She has set no date on her return to racing, a different approach to that of Archibald who has a race-heavy program, but Kenny is insistent that it doesn't put her at a disadvantage. "I think experience counts for a lot," she says. "I've done this a long time and it's a mix of writing stuff with your coach, believing in a plan, and knowing you can get back.

"Because of Covid we didn't do any racing last summer and we still went on to win the Madison, and there's lots of in-house things we can do that I think gets me just as fit as racing all of the time."

One reason why she doesn't commit to multiple races is her son Albie, who recently began primary school. In winning gold and silver at Tokyo, she became the latest in a short line of elite female athletes to succeed after childbirth.

"I think Jessica Ennis-Hill proved that being a sportswoman and mother can coincide with each other," she adds.

"The Madison was a huge target of ours, and once the team did get selected Katie and I put so much work into that bike race

"Having Albie meant that our lifestyle and training schedule was different to anything we'd done prior, different to any other Olympic cycle we've done before, and it made it even more special.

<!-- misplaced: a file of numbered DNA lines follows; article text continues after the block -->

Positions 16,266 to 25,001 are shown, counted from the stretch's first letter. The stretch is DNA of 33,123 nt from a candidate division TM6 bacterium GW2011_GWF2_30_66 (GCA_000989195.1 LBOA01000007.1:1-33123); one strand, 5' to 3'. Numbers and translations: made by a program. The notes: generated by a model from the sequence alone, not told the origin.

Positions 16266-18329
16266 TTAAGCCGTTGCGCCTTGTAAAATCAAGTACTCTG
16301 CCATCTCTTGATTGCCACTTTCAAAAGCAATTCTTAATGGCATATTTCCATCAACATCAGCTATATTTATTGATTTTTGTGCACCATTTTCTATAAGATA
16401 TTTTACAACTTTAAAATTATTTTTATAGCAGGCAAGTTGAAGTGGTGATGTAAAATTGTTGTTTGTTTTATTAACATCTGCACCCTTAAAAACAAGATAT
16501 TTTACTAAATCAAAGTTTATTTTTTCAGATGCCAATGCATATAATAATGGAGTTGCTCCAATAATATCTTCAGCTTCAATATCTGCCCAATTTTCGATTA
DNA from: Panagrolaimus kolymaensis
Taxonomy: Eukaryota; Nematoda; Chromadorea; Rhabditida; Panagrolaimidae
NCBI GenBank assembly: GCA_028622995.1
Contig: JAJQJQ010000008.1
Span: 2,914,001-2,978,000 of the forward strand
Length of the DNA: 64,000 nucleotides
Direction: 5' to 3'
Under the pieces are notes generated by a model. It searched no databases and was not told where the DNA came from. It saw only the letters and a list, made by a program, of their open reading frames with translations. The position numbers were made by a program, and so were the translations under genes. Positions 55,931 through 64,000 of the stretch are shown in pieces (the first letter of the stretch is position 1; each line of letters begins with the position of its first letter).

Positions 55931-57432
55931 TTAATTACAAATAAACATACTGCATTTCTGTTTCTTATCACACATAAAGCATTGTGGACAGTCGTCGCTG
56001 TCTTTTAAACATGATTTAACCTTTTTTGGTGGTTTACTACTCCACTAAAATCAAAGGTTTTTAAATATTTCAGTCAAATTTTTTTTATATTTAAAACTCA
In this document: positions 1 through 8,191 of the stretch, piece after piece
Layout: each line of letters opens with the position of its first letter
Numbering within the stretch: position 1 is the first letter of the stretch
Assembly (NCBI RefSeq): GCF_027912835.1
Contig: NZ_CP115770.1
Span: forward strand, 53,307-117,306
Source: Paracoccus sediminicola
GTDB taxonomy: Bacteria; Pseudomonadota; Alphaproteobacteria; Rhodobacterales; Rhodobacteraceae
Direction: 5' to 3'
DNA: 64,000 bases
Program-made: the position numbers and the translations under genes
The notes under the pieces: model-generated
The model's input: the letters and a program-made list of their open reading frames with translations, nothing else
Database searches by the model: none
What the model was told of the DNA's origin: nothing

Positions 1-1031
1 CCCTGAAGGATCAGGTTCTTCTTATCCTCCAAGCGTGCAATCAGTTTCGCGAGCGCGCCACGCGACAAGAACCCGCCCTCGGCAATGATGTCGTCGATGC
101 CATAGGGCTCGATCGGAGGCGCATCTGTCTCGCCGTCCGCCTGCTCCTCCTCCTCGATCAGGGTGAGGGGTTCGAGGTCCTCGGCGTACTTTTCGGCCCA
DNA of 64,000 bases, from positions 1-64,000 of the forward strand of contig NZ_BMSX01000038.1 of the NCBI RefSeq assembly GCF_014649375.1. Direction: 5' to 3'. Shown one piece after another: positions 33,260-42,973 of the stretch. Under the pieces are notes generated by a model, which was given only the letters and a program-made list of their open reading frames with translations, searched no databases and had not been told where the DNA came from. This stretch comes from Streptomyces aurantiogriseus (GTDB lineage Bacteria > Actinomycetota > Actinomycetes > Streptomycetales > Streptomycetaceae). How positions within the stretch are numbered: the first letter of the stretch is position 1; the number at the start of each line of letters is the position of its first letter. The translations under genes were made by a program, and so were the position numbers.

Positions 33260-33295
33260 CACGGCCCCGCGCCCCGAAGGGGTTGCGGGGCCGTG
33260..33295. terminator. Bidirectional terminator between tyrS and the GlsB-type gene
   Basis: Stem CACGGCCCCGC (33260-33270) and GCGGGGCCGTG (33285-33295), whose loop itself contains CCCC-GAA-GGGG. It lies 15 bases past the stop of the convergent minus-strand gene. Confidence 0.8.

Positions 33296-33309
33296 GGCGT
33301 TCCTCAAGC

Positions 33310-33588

"But it didn't just prove to me that you can go on and win an Olympic medal as a mother, it proved to lots of other people and athletes thinking of having a child that it can be done.

"I'm not just saying that as a flippant comment as if it was easy, because it definitely wasn't easy, but it proves you don't have to end your career because you want to have children."

In the interim period between ahead of her own unscheduled return to racing, Kenny is providing analysis for the third and fourth round of the UCI Track Champions League for Discovery Sports Events that takes place in London this weekend (December 3 and 4).

Sitting in the pundit's seat as opposed to being the one riding around the track offers a different perspective to Kenny, but one that she likes. "It's almost nice to be on the other side," she assesses. 

"I love being around bike races, we know the people because we travel around the world with these people, so it's nice to actually watch bike racing and for it to be low pressure for me as I'm waiting rather than competing. It's good fun."

Watch the UCI Track Champions League LIVE on discovery+, Eurosport and GCN+ (Friday - 6.30pm, Saturday - 6.45pm on E1) 

Chris Marshall-Bell

Chris first started writing for Cycling Weekly in 2013 on work experience and has since become a regular name in the magazine and on the website. Reporting from races, long interviews with riders from the peloton and riding features drive his love of writing about all things two wheels.


Probably a bit too obsessed with mountains, he was previously found playing and guiding in the Canadian Rockies, and now mostly lives in the Val d’Aran in the Spanish Pyrenees where he’s a ski instructor in the winter and cycling guide in the summer. He almost certainly holds the record for the most number of interviews conducted from snowy mountains.